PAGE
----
Many jobs in the contemporary workplace actually require that you’re online all the time, constantly connected to your coworkers — and to a mind-boggling ocean of distractions. Here’s how to stay focused.
Picture by Asher Sarlin
Set Regular Times To Get Off The PC
Set up regular breaks and stick to them. The first step to countering this problem is to make sure that you setup regular breaks to actually walk away from your computer to do something else. It doesn’t matter what else you are doing, just as long as you step away from your normal working spot. The same rule holds true for anybody in any working situation, of course — taking regular breaks is always important. Whatever your most common online distraction, consider batching those distractions to your break time so you can take care of them during your breaks.
Draw a line between where you work and where you play. As much as you possibly can, you should also make a point of doing your computer work in a different location than you spend your computer goofing off — for instance, if you normally sit in the living room while browsing, make sure you sit at a desk when doing your work, or maybe even in a different chair. Just try to keep the two worlds separate — and make sure to get off the PC once in a while. (This applies more to people working from home, but even if your work bleeds over into your home from time to time, keep that work in a separate area from your play.)
Deal With Constant IM Notifications And Other Distractions
If you need to be online to talk to coworkers, make a point of setting your status appropriately, and telling your friends and family that when you are marked as busy to not bother you. This can sometimes help, but you might also consider going another step: create separate buddy lists for work and only sign into that one during the day.
For all your constant non-IM distractions — the email notifications, the push notifications on your iPhone or buzzing notifications on your Android — consider flipping the kill switch on those notifications as often as possible unless you truly need them.
Do Your Research Online, Then Get Offline To Work
If your willpower is low, you can use something like Freedom, a free application that temporarily disconnect you from the internet for a specific period of time and requires a reboot to bypass that block early. If that sounds like overkill, you can always practice a little self-discipline and unplug on your own.
Alternatively, if you are an iPad owner, you might find it to be a great distraction free editing environment using a solution like Simplenote or Evernote — our editor does all his long-form writing in plain text with a little help from Simplenote, and this writer does the same thing, but with Evernote.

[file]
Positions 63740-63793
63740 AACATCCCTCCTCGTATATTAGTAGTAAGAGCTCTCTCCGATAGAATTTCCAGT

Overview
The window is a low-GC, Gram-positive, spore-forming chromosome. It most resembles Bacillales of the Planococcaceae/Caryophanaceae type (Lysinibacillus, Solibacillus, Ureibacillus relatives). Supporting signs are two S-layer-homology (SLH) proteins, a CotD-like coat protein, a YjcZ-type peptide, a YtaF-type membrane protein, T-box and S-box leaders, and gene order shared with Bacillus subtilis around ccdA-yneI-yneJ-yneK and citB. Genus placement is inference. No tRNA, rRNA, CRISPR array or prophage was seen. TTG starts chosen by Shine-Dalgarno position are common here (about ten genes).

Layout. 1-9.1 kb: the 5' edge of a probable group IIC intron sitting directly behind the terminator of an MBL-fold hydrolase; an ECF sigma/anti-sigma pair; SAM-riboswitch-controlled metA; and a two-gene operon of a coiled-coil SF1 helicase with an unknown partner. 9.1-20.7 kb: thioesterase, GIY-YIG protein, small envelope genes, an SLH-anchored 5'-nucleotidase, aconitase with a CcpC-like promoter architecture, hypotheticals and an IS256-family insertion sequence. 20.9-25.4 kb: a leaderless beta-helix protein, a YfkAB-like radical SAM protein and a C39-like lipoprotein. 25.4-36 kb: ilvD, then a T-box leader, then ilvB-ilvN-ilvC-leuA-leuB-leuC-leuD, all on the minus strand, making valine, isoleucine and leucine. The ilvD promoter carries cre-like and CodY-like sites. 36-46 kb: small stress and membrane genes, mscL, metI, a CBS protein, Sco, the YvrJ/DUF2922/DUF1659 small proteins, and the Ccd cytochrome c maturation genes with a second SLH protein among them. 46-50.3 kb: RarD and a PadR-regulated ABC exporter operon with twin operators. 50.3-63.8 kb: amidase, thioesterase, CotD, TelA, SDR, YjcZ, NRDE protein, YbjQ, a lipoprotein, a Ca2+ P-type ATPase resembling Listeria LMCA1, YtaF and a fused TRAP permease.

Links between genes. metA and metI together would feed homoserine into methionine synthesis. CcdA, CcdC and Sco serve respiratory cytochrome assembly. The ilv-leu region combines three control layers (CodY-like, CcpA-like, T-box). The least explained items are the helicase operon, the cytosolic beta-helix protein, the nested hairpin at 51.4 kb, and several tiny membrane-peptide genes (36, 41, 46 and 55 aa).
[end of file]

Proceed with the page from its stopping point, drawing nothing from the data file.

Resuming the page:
Create Separate Browser Profiles For Work
Having quick access to Facebook, Twitter and all your favourite time-wasters is an undeniable good time, but it’s also like taunting yourself with ice cream while on a diet — you will be far more likely to waste time online when you’ve got easy access to all the fun.
Our solution is to create separate profiles for work and personal browsing, and only use one or the other during the day. You can easily create multiple Firefox profiles and use separate shortcuts to launch each one. You can either install the handy ProfileSwitcher Firefox extension for easy management or use the -profilemanager command-line switch to create the new profile, and then create a new Firefox shortcut to launch the profile like this (read our full guide for more details):
firefox.exe –P profilename
If you’re a Google Chrome user, you can also create multiple profiles using a custom shortcut trick, or you can use ChromeDeck to make the process simpler. Once you’ve got your separate profiles created for work and home, make sure that your work profile is setup with only the things that keep you productive.
A Little Help To Stop Time-Wasting Browsing
You can setup the extensions to completely block certain time-wasting sites for particular times of the day, or you can set them to only allow you to access those sites for a certain number of minutes — which can be a very useful tool for sites that you might otherwise lose track of time while browsing.
If you can’t or don’t want to install an extension, website x.minutes.at lets you set hard limits for browsing a specific website, counts down your time remaining in your browser tab and alerts you when your time is up. (It’s still up to you to quit browsing.)
Monitor What You’re Doing
Keep A Daily Log To Track Accomplishments
You can keep a daily log any way you prefer, even using notepad, but the general idea is that you write down all of the things that you actually accomplish each day. The goal of the daily log is to help keep you on track and actually getting things done rather than embroiled in busy work that doesn’t result in anything. You won’t want to see a log that has nothing in it, and seeing that you haven’t accomplished anything can be a powerful incentive to get to work.
What about you? What’s your biggest online distraction, and how do you avoid it and get work done? Share your advice with your fellow readers in the comments.